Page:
I agree with Joe Dees about the pace and nature of change

john grigg (starman125@hotmail.com)
Mon, 18 Oct 1999 11:07:39 PDT

Hello everyone,

Joe Dees wrote:
In 50 years, we'll both probably be alive and old, but reasonably healthy. I have $100 in 1999 US currency that says on October 15, 2049, US currency will still be in common use, most humans will be born the old fashioned way, live on Earth, and be speaking English or Hindi with their neighbors, and going to work to earn more of that US currency to spend on the wonderful high-tech gadgets that 50 years of slow, steady progress has created. (Fortunately, I can't lose this bet because if I'm wrong, I won't be around
topay off:). (end of post reproduction)

I agree with Joe. The transformation of our society due to biotech, nanotech, A.I. and other key technologies in my view may not result in over-night world-shaking changes. I see a slower, incremental approach. Of course much of how things develop will be determined by how society and government view these technologies. They may be embraced very carefully if seen as potential nightmares. The developed world tends to be one of regulators intent on keeping power and knowledge under control at least where profit is not concerned.
Of course I could be totally wrong and these technologies could have a "life of their own" when combined with human corporate and government desires involving power, greed and mistrust. In my "history of war" class we have studied how european nations competing with each other so much and for so long was a key factor in this geographically small area coming to dominate the world.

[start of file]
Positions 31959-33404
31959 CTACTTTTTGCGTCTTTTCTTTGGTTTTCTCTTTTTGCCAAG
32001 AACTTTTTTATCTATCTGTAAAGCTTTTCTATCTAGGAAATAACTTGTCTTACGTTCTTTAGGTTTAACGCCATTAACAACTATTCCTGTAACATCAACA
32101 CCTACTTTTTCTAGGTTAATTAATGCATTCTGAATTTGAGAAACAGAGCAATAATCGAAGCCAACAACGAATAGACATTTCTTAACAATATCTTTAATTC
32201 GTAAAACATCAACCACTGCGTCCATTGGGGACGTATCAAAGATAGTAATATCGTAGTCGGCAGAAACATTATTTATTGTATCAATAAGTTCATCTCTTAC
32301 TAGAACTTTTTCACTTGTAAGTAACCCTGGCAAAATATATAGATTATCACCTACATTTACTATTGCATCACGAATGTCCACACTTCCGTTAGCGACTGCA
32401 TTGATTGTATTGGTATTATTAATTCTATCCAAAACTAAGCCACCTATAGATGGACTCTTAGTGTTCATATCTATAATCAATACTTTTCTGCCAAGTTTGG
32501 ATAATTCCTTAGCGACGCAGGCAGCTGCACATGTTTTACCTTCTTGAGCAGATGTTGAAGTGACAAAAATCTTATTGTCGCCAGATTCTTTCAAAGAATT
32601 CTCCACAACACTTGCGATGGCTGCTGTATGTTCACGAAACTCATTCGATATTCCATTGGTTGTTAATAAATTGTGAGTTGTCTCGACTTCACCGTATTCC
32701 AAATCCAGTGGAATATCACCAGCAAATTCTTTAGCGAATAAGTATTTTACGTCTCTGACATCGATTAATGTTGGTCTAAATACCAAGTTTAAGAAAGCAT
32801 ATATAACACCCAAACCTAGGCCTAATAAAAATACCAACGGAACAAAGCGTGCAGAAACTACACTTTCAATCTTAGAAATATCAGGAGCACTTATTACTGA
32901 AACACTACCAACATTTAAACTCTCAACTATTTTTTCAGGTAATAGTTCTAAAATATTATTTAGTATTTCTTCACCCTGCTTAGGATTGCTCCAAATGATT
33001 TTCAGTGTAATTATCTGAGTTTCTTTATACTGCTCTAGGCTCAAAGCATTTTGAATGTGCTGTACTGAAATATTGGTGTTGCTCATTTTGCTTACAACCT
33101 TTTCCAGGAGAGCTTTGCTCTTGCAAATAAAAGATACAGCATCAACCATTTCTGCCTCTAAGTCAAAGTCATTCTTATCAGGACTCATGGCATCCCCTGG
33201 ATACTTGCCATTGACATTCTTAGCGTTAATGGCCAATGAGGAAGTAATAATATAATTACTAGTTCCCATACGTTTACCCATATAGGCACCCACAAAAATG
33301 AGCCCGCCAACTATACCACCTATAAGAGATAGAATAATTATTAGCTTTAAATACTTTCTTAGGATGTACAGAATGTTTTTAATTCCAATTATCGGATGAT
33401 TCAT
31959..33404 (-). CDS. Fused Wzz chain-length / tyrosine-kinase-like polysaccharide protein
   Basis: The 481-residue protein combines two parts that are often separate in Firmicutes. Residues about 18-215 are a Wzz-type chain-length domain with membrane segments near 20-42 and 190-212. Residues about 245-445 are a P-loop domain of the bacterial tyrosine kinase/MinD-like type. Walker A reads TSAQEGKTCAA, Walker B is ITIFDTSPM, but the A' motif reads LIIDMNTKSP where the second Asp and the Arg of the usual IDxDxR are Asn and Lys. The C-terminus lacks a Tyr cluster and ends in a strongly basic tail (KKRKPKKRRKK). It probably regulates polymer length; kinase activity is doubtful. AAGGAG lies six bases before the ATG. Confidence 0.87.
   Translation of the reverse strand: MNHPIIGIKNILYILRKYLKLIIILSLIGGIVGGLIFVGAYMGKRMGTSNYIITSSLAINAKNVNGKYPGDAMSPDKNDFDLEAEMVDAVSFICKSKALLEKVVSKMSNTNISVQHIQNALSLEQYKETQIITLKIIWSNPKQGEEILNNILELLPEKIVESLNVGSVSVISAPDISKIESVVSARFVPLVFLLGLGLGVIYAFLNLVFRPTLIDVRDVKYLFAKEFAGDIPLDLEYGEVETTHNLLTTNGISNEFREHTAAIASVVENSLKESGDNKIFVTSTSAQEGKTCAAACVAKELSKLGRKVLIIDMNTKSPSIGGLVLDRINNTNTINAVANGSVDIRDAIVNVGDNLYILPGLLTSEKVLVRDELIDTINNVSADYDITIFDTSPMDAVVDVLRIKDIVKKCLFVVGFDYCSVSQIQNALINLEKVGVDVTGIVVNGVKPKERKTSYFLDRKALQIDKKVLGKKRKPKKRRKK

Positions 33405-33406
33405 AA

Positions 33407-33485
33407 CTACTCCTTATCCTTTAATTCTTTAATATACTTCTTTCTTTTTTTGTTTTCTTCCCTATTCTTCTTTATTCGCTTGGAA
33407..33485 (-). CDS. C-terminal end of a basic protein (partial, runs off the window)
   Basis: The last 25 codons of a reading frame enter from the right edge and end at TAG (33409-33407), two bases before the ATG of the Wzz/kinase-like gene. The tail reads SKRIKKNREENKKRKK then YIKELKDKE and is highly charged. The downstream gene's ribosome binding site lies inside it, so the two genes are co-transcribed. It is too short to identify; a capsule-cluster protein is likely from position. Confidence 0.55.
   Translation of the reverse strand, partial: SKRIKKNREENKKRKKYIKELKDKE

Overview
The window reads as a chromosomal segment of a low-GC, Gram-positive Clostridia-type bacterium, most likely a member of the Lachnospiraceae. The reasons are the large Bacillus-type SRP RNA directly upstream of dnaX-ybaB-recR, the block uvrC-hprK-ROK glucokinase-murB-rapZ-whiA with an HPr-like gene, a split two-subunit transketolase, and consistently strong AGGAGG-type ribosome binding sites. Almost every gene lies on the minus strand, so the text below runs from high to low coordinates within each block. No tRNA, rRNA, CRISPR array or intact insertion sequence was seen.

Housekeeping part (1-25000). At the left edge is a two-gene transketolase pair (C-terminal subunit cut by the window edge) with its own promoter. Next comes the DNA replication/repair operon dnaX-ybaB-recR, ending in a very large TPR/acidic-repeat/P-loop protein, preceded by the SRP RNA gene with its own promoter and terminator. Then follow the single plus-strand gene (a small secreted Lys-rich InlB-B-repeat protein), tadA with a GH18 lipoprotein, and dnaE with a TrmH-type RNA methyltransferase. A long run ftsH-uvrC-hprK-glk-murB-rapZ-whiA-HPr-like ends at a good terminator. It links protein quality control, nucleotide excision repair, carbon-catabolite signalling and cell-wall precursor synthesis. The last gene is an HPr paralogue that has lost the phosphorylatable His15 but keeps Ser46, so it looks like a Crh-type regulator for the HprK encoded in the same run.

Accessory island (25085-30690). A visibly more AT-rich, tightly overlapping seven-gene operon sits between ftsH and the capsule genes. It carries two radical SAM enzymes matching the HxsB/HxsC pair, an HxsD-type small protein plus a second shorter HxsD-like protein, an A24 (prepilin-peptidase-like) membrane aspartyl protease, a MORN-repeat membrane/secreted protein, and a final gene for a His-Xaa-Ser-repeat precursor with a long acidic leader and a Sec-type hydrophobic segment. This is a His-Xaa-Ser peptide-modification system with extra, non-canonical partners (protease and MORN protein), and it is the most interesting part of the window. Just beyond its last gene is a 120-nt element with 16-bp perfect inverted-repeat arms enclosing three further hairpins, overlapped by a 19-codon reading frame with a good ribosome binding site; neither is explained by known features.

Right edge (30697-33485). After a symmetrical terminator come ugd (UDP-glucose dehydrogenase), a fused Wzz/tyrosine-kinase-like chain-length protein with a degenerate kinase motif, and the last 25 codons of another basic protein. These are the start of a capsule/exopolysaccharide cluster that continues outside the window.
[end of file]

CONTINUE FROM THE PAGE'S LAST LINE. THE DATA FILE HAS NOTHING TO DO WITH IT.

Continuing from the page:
I sadly think the world of 2050 may have an even worse problem of the haves and the have-nots. I hope this is not so. And in this world the rich would have advantages over the poor and middle-class unimaginable in our time which could lead to greater social strife.

In 2050 I will be eighty-two years old if I am still around! My family tree members tend to konk out around seventy but that is usually despite abusing their bodies with too much drink and lack of exercise. I just might be willing to bet $100 against Eleizer on this one! He will be a young man of just seventy when 2050 comes around! He might have to wait till I come out of cryonic suspension to collect his $100 dollars!

In response to Joseph1(the NeoSapien) in regards to a human breeding project to raise the quality of the human gene pool I must agree with others that I don't see it as necessary. Already nature has given humans quite a criteria for mate selection that has served us well. Intelligence is a key factor for mate selection already though other factors include physical symmetry, ambition, status and cultural background. We got to this level of cultural and technological development due to in large part these mechanisms. Gotta impress those females any way we can! The desire for sex and companionship is a huge motivator for our kind.

Within a few decades genetic engineering will make this discussion immaterial. We will be on the next level. At least those who can afford it will be. Animosity toward the wealthy will grow as their offspring are gauranteed superior intellect, health and good looks via a rich parents bank account. We will need a major government program to make this genegineering available to all parents even though they would most likely not get the same level of "uplift" as the wealthy.


John Grigg

Get Your Private, Free Email at http://www.hotmail.com